(Note: We’re kicking off our offseason coverage here at A Wolf Among Wolves with a comprehensive roster review of the team from this past season, looking at how each player’s 2014-15 went and what we see for them going forward. One player (or group of players) a day for the next couple weeks, starting with the bench and/or those who have moved onto other teams, and rolling up to the starters.
Why do some players succeed in the NBA? Why do others flame out? Is it a matter of the individual player’s talent, injury luck, and hard work, or are there other factors? Over the past couple of years, the importance of being drafted by an organization that is the proper fit for a specific player has become more and more apparent. Does your team have a coach who works well with young players? Is there a healthy, nurturing atmosphere, as opposed to a place where the inmates run the asylum (what’s up, Sacramento)? If the player needs to be brought along slowly, does the organization keep the long view? If the player needs consistent playing time to keep his confidence up, can the coaching staff remain patient with him?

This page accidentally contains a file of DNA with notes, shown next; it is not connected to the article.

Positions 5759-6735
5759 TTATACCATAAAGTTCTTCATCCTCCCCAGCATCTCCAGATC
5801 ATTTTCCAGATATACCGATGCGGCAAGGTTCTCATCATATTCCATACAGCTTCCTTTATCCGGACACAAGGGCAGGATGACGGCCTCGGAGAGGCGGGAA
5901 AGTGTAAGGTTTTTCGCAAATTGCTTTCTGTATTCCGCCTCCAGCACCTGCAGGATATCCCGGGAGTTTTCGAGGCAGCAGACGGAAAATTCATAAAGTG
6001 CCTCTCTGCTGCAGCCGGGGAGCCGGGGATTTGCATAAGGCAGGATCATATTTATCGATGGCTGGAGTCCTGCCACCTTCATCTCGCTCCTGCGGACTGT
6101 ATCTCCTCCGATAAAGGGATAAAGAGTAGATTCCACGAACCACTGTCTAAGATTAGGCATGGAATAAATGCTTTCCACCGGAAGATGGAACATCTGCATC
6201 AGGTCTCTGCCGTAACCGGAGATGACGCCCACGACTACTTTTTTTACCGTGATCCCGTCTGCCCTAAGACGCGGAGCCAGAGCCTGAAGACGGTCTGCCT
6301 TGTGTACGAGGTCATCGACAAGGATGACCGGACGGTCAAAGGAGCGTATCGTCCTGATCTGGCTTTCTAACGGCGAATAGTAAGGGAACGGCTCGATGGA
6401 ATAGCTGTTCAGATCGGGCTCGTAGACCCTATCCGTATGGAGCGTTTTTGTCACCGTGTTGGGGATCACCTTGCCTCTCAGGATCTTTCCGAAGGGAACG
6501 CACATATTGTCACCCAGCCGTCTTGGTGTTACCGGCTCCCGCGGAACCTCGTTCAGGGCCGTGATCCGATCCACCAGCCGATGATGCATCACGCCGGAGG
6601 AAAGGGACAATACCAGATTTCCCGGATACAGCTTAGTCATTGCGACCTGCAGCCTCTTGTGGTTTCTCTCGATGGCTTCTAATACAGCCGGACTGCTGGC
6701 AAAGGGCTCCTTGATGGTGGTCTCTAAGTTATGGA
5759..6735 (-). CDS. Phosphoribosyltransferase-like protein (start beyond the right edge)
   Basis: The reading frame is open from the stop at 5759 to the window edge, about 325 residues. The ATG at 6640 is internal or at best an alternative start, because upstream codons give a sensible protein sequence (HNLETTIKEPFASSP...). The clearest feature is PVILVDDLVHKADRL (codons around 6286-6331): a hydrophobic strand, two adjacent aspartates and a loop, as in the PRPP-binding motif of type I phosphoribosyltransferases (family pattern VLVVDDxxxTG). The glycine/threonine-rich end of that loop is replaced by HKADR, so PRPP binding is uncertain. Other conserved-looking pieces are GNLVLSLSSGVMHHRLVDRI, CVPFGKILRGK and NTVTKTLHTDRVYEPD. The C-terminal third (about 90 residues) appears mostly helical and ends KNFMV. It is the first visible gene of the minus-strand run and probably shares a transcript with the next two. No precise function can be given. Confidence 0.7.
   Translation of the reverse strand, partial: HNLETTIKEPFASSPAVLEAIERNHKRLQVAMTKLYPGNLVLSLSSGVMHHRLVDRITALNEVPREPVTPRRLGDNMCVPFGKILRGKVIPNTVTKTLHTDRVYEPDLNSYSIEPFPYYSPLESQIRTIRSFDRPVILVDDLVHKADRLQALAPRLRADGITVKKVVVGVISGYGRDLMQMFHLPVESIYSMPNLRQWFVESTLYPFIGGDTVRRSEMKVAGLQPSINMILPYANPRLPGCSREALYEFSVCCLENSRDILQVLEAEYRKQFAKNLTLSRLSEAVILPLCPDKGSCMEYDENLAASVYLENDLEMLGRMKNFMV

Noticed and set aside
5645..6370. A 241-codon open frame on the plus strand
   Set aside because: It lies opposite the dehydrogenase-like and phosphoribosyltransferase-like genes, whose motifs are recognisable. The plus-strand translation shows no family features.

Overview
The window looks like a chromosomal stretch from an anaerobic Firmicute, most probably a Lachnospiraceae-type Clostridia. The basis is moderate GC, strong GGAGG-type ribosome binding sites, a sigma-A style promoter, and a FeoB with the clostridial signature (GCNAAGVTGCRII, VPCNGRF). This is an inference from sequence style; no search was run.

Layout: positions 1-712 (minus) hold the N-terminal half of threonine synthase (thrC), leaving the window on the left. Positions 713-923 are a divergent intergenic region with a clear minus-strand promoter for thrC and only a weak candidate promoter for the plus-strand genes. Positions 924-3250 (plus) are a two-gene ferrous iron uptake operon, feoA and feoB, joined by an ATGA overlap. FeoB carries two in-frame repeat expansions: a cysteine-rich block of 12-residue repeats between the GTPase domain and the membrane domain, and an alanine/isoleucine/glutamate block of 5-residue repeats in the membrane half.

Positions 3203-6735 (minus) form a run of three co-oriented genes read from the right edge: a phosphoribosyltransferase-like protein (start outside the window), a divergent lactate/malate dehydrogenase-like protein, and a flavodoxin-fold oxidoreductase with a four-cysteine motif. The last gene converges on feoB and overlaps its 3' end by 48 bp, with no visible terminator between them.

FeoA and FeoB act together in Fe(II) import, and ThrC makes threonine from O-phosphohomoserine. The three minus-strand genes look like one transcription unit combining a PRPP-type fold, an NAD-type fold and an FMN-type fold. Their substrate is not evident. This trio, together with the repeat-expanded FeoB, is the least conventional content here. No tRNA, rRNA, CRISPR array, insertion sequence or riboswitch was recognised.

Once players are in the league for a few years, different kinds of labels begin to stick. There are the “good numbers on bad teams” guys (remember
Kevin Love Corey Maggette?), the “talented knuckleheads who bounce around” (hey, Anthony Randolph, welcome to your future, Derrick Williams), and the “wise, ancient big man who occupies the 15th spot on the roster” (a la Juwan Howard, Kurt Thomas, Brad Miller and Nazr Mohammed). One of the kindest characterizations applied to a given player is that he “belongs on winning teams,” often a euphemism for “he starts on crappy teams, but he’d be ideal coming off the bench for a playoff squad.”
The Wolves, a crappy team, employed two such players in 2014-15: Corey Brewer and Mo Williams. Continue Reading…